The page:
Thrilled to be interviewed by The Writer. I spoke with the lovely Meredith Quinn about my history leading retreats, what yoga contributes to our creative process and my upcoming retreat near Jackson Hole.
We timed the retreat to end just as the Jackson Hole Writers Conference begins. I am pleased to say that I will be part of the conference and will be presenting a workshop!
Celebrate with Patricia and Diana Gordon – May 19, 2011!
Hedgerow Books of Levellers Press invites you to an evening of pure poetry…
Celebrate the publication of new work from Patricia Lee Lewis and Diana Gordon
Reading, Book Signing & Reception
May 19, 2011
Neilson Library Browsing Room
(First floor just to the right)
D M Gordon’s poems and stories have been published widely. Prizes include The Betsy Colquitt Award from descant, The Editor’s Choice Award from the Beacon Street Review, a First Prize for a short story from Glimmer Train. Phi Beta Kappa, Masters in Music from Boston University, she’s the recipient of a 2008 Massachusetts Cultural Council Artist Fellowship in fiction, having been a finalist in poetry in 2004. She’s been an equestrian and chamber musician, and currently works as a free-lance editor in both poetry and prose, and facilitates weekly public discussion of contemporary poetry, in its eighth year, for Forbes Library in Northampton, Massachusetts. She’s the author of Fourth World (Adastra Press, 2010) and Nightly, at the Institute of the Possible by Hedgerow Books, brand new. She’s currently at work on finishing novel set in the islands of British Columbia.
Patricia Lee Lewis was born and raised in Texas, where her three children were also born; for over 30 years she has lived and worked at Patchwork Farm Retreat in Western Massachusetts. She holds an MFA degree in Creative Writing from Vermont College, and a BA from Smith College, Phi Beta Kappa. Beloved mentor of many writers, leader of frequent writing retreats both nationally and internationally, she has also been the publisher of The Patchwork Journal. A grant in 2011, from the Massachusetts Cultural Council, enabled her to help establish a writing program at her local library. Trained to teach English to speakers of other languages (TESOL), Patricia and friends volunteer in Guatemala. Her first book of poems, A Kind of Yellow, was awarded first place by Writers Digest International.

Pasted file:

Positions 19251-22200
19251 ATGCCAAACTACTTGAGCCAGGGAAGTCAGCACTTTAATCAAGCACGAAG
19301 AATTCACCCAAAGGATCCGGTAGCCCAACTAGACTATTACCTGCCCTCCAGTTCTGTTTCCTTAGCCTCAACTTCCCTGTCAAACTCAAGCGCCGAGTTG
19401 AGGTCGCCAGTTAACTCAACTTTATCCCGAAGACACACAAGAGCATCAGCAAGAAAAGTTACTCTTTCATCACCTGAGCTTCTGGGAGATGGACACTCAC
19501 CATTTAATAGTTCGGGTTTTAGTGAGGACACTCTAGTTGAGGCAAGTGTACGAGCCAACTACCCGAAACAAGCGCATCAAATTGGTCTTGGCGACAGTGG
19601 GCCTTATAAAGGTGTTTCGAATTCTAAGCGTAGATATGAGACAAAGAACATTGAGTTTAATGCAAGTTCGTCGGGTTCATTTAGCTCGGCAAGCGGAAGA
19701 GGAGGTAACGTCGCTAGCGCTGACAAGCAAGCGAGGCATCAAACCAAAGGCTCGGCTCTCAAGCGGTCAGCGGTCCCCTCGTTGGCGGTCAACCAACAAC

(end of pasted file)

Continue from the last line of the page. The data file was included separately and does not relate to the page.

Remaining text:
There is a Gaelic prediction that whoever goes to Iona will go not once, but three times. It is a tiny island, barely 1½ miles by 3 miles, set across a narrow sound from the large island of Mull in the Hebrides, off the west coast of Scotland. But the richness of its landscapes, its ancient history, and something mysterious and ineffable in its spirit, call the traveler to return.
When you approach Iona for the first time, it’s likely to be by ferry from the small port of Fionnphort on Mull, or from the north by private boat. You will see a small village, its front row of stone houses neatly lined along a street facing the Sound, and behind them, gentle hills holding stone buildings, farmland and sheep. Read more
By Patricia Lee Lewis.
Published in Hampshire Life Magazine.
In the ancient Celtic tradition of pilgrimage to sacred places, Erna Evans is going to Skomer Island.
We sit across a table on the train from Cardiff, strangers speeding along Wales’ south coast. As she talks about surviving the Holocaust, marrying an English doctor, becoming a widow, her eyes are as keen as a herring gull’s.
She calls herself a traveling housewife, and goes by train or bus every day to the cliff-walk along Wales’ edges, or to one of the small British islands, exploring as she can. Her swollen legs are made worse by Wales’ wet weather, so walking is hard; but she says the secret to life is not to mind the rain-and then every day is a good day. As I say goodbye and get off the train in Tenby, it begins to drizzle.
Visiting with the spirits of people whose 5,000-year-old rock paintings survive in preserves along the Rio Grande
COMSTOCK, Texas — Where three rivers come together, spirits must abound. I think this as I leave Big Bend National Park and head east toward los tres rios, the confluence of the Rio Grande, the Pecos and the Devils on the Texas-Mexico border.
The cliffs and canyons above these rivers are alive with paintings of fantastic figures, part human, part animal, part bird. They are believed to be ceremonial images 4,000 to 5,000 years old.
It is an April day at the end of the 20th century, and I am searching for holy places. I am here on a journey to honor the life of my eldest son, to make peace with his death by his own hand and to lay down, in the stark and sacred land of the state where we were born, my 20-year burden of guilt and sorrow.